As the U.S. population ages, malnourishment is a growing concern. Good nutrition is very important for all older adults. It is especially important for older adults who are ill or have been diagnosed with a chronic disease or dementia.
Malnutrition is when your body doesn’t get enough nutrients from the foods you eat to work properly. Nutrients include fats, carbohydrates, protein, vitamins, and minerals. These substances give your body energy and strengthen muscles. They help your body grow and repair tissues. They also regulate bodily functions such as breathing and the beating of your heart.
Malnutrition in older adults can lead to a number of health problems, including:
- Unintentional weight loss.
- Tiredness and fatigue (feeling out of energy).
- Muscle weakness or loss of strength. This could lead to falls, which could cause broken bones or fractures.
- Problems with memory.
- A weak immune system. This makes it hard for your body to fight off infections.
Why does malnutrition occur?
Malnutrition occurs when a person doesn’t have enough food or doesn’t eat enough healthy foods. A number of things may affect the amount and type of food that older adults eat. These include:
- Health problems. Older adults may have health problems that cause a loss of appetite or make it hard to eat. This could include conditions such as dementia and other chronic illnesses. They may be on restricted diets that make foods taste bland. They may also have dental problems that make it hard to chew or swallow foods.
- Lack of variety in diet. Fast food and processed foods don’t always have the full spectrum of nutrients that the body needs. Sometimes older adults tend to eat the same foods that they enjoy or are easy to prepare over and over, missing out on needed variety.
- Medicines. Certain medicines can decrease appetite or affect the taste and smell of food.
- Low income. Older adults may be on a fixed income. They may be paying for expensive medicines to help manage health conditions. They may have trouble paying for groceries, especially the healthy foods they need.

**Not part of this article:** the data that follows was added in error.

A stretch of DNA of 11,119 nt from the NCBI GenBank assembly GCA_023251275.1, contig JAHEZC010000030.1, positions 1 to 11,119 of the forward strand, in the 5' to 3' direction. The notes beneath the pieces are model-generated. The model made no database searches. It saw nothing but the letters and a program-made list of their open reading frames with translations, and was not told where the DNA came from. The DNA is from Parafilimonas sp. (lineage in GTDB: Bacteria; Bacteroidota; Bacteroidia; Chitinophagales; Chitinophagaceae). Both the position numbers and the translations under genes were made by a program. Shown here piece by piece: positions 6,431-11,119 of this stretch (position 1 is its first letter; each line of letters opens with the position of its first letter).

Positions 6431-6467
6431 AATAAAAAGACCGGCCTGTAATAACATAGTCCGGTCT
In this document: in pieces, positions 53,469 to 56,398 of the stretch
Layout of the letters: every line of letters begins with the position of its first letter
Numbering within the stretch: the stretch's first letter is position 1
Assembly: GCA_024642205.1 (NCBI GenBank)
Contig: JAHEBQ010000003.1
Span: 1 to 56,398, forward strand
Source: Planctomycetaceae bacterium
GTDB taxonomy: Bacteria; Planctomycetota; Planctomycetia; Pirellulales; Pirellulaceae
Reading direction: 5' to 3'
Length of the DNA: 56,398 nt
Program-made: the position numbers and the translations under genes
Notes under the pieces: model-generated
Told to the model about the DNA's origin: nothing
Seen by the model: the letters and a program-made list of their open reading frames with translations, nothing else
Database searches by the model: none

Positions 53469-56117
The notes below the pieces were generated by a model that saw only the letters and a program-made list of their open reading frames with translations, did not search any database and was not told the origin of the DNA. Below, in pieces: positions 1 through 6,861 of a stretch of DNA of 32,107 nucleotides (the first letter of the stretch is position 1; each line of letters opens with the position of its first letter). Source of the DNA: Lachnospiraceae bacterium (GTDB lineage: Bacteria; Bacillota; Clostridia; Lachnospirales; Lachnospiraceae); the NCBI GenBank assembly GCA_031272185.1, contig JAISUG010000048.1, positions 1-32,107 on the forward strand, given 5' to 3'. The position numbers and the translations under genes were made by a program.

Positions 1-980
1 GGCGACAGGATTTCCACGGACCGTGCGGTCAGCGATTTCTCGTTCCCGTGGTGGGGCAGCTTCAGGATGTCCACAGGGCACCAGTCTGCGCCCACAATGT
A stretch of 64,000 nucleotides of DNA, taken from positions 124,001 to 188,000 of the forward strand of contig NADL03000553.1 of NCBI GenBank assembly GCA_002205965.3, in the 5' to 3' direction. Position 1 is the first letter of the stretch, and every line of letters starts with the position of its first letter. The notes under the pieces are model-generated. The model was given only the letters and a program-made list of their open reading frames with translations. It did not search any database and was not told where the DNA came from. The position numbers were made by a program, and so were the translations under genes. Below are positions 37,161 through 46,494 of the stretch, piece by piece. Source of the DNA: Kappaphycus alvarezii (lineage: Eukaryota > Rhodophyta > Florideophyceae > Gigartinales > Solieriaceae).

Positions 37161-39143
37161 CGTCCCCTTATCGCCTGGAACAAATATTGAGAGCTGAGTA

- Disability. Older adults who have dementia or physical disabilities may not be able to shop for groceries or cook for themselves.
- Social issues. Mealtimes can be social occasions. As we age, we may start to lose friends and family members. Older adults who usually eat alone may lose interest in cooking and eating.
- Alcoholism can decrease appetite and affect how the body absorbs nutrients from food.
- Depression in older adults can lead to loss of appetite.
Because of these health problems, malnourished adults tend to make more visits to their doctor, the hospital, and even the emergency room. They don’t recover from surgery or other procedures as quickly as adults who are well nourished.
Path to improved health
To improve your loved one’s nutrition, try some of the following:
- Encourage healthier food choices. The best foods are those that are full of nutrients, such as fruits, vegetables, whole grains, and lean meats. Help your loved one limit his or her intake of solid fats, sugars, alcoholic beverages, and salt. Suggest ways to replace less healthy foods with healthier choices.
- Snacking on healthy foods is a good way to get extra nutrients and calories between meals. It may be especially helpful for older adults who quickly get full at mealtimes.
- Make food taste good again. If your loved one is on a restricted diet, herbs and spices can help restore flavor to bland foods. Just remember to avoid herb or spice blends that are heavy in salt.
- Consider adding supplements to your loved one’s diet. He or she may benefit from a supplement shake or other nutritional supplements. Talk to their doctor about these options.
- Encourage exercise. Even a little bit of exercise can help improve your loved one’s appetite and keep his or her bones and muscles strong.
- Plan social activities. Make mealtimes and exercise a social activity. Take your loved one on a walk around the block. Encourage him or her to meet a neighbor or friend for lunch. Many restaurants offer discounts for seniors.
- Talk to your loved one’s hospital, retirement community or nursing home. The staff may not notice that your loved one is malnourished. Bring it to their attention and create a plan to improve nutrition.
Things to consider
Managing your health and nutrition as you age can seem like a difficult task. If you are helping your loved one, talk to their family doctor and ask for help when you need it. The doctor can talk to you about their risk for malnutrition, health conditions, and medicines.
You may need help making sure your loved one is eating right. Home health aides can help shop for groceries and prepare meals. Check with your local Council on Aging and other senior community resources and community programs, such as Meals on Wheels. They may be able to help you care for your loved one.
Questions to ask your doctor
- How can I tell the difference between aging and malnutrition?
- What inexpensive foods provide healthy nutrients?
- Is it normal for older persons to eat less as they age?
- What if an older loved one or neighbor isn’t eating well but hasn’t lost weight?
National Council on Aging: Malnutrition May Be Hiding in Plain Sight
The National Resource Center on Nutrition and Aging: Nutrition, Food & Health
Copyright © American Academy of Family Physicians
This information provides a general overview and may not apply to everyone. Talk to your family doctor to find out if this information applies to you and to get more information on this subject.